Is sumo’s popularity heading for a slump?
Unlikely a prospect as that may seem after a three-year run of thrilling title finishes, unexpected champions and miraculous comebacks, there has been a palpable mood shift among fans in recent weeks and — in a sport notorious for periods of boom and bust — early warning signs can’t be ignored.
While a notable uptick in the number of “this tournament is boring”-type posts on social media can partially be attributed to the fickle nature of sports fandom in general, as well as the lack of a storyline in September to rival those of recent times, the fact that engagement and discussion around sumo appears to be waning has to be of concern.
To be clear, it’s a subtle downturn and one probably not even noticed by most of the sport’s hardcore supporters.
That demographic, of course, is one that sumo powers need never worry about. In good times or bad they spend hours online every day producing or consuming content and spend a significant portion of their income on tickets and merchandise.
However, every sport’s core audience always needs to be bolstered by a wider more casual fan base, and the creation of new fans is vital to surviving and thriving in the industry.
Last week’s column dealt with the need to improve engagement with foreign supporters, but while promotion and organization are indeed important elements of growth, the beating heart of any sport will always be the drama happening in the arena.
That’s a maxim truer than ever almost two years into a pandemic that has people desperately seeking relief from endless bad news.
Sport provides a kind of interactive escapism rarely found elsewhere. The high that comes from being part of a 50,000-strong crowd whose noise is affecting the action on the field is hard to replicate. Recent footage of packed and rocking stadiums full of unmasked fans from places with far lower vaccination rates than those in Japan perfectly illustrate the pull of live sport.
Rarely, though, do people encounter football, sumo or soccer for the first time in person at the highest professional level. To enjoy a continuous stream of fans paying in at such events, governing bodies must ensure that their sport reaches as many eyeballs as possible. The more dramatic and exciting the action is, the better the chances of it being covered in the media and discussed online.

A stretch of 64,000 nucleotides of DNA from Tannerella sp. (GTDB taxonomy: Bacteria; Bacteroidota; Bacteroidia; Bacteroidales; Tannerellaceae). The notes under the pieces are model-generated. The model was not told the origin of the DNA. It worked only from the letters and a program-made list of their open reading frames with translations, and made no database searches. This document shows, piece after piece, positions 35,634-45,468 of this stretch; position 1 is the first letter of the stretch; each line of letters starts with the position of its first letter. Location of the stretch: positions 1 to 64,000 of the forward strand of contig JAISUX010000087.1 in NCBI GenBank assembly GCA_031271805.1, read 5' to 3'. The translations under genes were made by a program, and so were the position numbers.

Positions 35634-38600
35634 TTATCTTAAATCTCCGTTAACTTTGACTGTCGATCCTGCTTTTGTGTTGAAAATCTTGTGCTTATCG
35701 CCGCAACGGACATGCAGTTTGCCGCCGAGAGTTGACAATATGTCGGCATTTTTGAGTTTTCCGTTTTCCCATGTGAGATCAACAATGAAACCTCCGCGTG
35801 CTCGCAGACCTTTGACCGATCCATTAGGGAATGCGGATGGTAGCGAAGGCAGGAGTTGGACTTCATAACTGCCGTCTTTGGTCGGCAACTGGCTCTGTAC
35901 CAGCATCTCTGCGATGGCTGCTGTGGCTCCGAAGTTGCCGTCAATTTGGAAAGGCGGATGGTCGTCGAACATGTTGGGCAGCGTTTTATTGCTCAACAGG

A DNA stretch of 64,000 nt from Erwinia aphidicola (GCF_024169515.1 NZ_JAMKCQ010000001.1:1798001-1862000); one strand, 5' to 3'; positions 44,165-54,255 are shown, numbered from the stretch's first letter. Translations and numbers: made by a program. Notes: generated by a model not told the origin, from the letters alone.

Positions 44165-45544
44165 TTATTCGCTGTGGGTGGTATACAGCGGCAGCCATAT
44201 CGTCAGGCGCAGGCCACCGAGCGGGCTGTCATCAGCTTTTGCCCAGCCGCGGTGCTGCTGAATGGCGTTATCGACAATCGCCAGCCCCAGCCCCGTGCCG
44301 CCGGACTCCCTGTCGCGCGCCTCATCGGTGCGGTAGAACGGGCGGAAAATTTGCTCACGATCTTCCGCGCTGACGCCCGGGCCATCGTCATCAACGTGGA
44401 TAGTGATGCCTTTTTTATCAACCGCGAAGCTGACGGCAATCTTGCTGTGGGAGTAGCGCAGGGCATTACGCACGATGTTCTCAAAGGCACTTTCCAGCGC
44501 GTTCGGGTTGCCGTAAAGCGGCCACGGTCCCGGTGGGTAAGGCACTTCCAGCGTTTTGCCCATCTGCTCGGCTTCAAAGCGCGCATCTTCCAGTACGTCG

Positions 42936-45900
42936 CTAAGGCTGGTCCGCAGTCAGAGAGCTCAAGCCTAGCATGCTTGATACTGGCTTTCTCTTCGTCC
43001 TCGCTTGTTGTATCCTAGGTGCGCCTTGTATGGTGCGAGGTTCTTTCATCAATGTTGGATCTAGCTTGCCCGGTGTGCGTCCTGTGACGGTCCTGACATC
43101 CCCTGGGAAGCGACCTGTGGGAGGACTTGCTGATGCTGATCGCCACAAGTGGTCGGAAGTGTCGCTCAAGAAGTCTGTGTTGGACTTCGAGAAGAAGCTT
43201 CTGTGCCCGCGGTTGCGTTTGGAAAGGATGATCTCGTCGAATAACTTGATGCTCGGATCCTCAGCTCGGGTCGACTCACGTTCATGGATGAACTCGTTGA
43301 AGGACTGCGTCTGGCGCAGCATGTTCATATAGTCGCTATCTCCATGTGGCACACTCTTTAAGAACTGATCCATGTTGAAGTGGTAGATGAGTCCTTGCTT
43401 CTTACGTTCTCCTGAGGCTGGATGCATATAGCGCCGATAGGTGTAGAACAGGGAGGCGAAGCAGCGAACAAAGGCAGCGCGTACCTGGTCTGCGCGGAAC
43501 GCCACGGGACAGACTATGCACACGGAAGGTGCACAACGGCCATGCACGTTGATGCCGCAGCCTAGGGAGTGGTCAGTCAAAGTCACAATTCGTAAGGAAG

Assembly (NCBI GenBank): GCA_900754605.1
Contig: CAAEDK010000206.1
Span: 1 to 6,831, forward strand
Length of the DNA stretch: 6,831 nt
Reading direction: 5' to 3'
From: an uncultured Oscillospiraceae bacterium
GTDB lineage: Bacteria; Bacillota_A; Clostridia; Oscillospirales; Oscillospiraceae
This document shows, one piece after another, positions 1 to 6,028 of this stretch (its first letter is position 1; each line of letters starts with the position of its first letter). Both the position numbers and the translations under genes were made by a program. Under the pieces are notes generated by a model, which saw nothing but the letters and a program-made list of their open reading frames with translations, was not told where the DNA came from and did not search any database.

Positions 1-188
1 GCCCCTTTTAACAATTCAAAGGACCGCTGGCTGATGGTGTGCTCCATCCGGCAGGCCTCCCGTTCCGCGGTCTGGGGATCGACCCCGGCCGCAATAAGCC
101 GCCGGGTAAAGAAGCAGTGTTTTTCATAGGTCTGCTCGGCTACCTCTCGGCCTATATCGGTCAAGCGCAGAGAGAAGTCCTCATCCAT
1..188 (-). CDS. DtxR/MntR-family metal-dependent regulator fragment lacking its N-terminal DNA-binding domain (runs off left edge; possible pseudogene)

That could be a problem for sumo as its top division appears to be settling into the kind of chronic stability that is so damaging to sport.
Terunofuji’s comeback was one of the greatest achievements in the history of sumo, but the drama is gone now that the Isegahama stable man has made it to the mountaintop and looks set to stay there for quite a while.
With Hakuho out, the younger yokozuna has also faced few obstacles along what seems to be an inevitable march to a fifth Emperor’s Cup.
Sumo is a sport that has traditionally relied on rivalries at the top of the rankings to drive interest. In periods without a pair of great yokozuna, rising stars have normally taken up the slack.
The fear right now is that many of those earmarked for stardom haven’t lived up to expectations while Terunofuji, for all his ability, doesn’t have the kind of love-to-hate, final-boss aura that made Hakuho and Asashoryu’s fights must-watch television even when they were dominating opponents.
Injuries and suspension may have hobbled hopes of seeing Takakeisho and Asanoyama provide a true challenge to the new yokozuna, but there are reasons to be hopeful for sumo’s near-term future.
Although it’s been a rough September for Hoshoryu, the 22-year-old continues to impress. His Day 9 ipponzeoi win over Wakatakakage is the highlight of the tournament to date, and it’s clear that Asashoryu’s nephew is on the path to greater heights.
Most telling is the way in which, despite early struggles and losses against bigger or more experienced opponents such as Tobizaru, Ichinojo, Kaisei and Kotonowaka, the young Mongolian has figured out ways to win and improved his overall head-to-head record.
Hoshoryu has just a jonidan division title and single special prize to his name thus far, but 2022 figures to be the year he breaks out. Based in the building where Takakeisho trained daily until last February, the Tatsunami stable rikishi could also replace the ozeki as Terunofuji’s main rival next year. Even if it takes longer for that to happen, Hoshoryu’s exciting brand of sumo should ensure plenty of thrills in the sport’s upper reaches over the next couple of years.
In the slightly longer term, the idea of the massive pair of Hokuseiho and Shishi should evoke memories of a time when Hakuho and Kotooshu were considered the main budding rivalry in sumo. With Hokuseiho being a protege of that yokozuna and Shishi a tall and strong — if somewhat uncoordinated — eastern European, the comparisons are obvious. Both young men have had their progression to the top ranks interrupted for different reasons, with Shishi falling to a first-ever losing record and Hokuseiho sitting out this tournament because of a COVID-19 outbreak in his stable.
Neither wrestler is a finished product, but the potential is there for a great rivalry over the next five to six years at least.
If sumo is to avoid a repeat of the banks of empty seats visible on television screens in the wake of the scandals that rocked the sport just over a decade ago, it’s vital that these young stars fulfill their promise.
By subscribing, you can help us get the story right.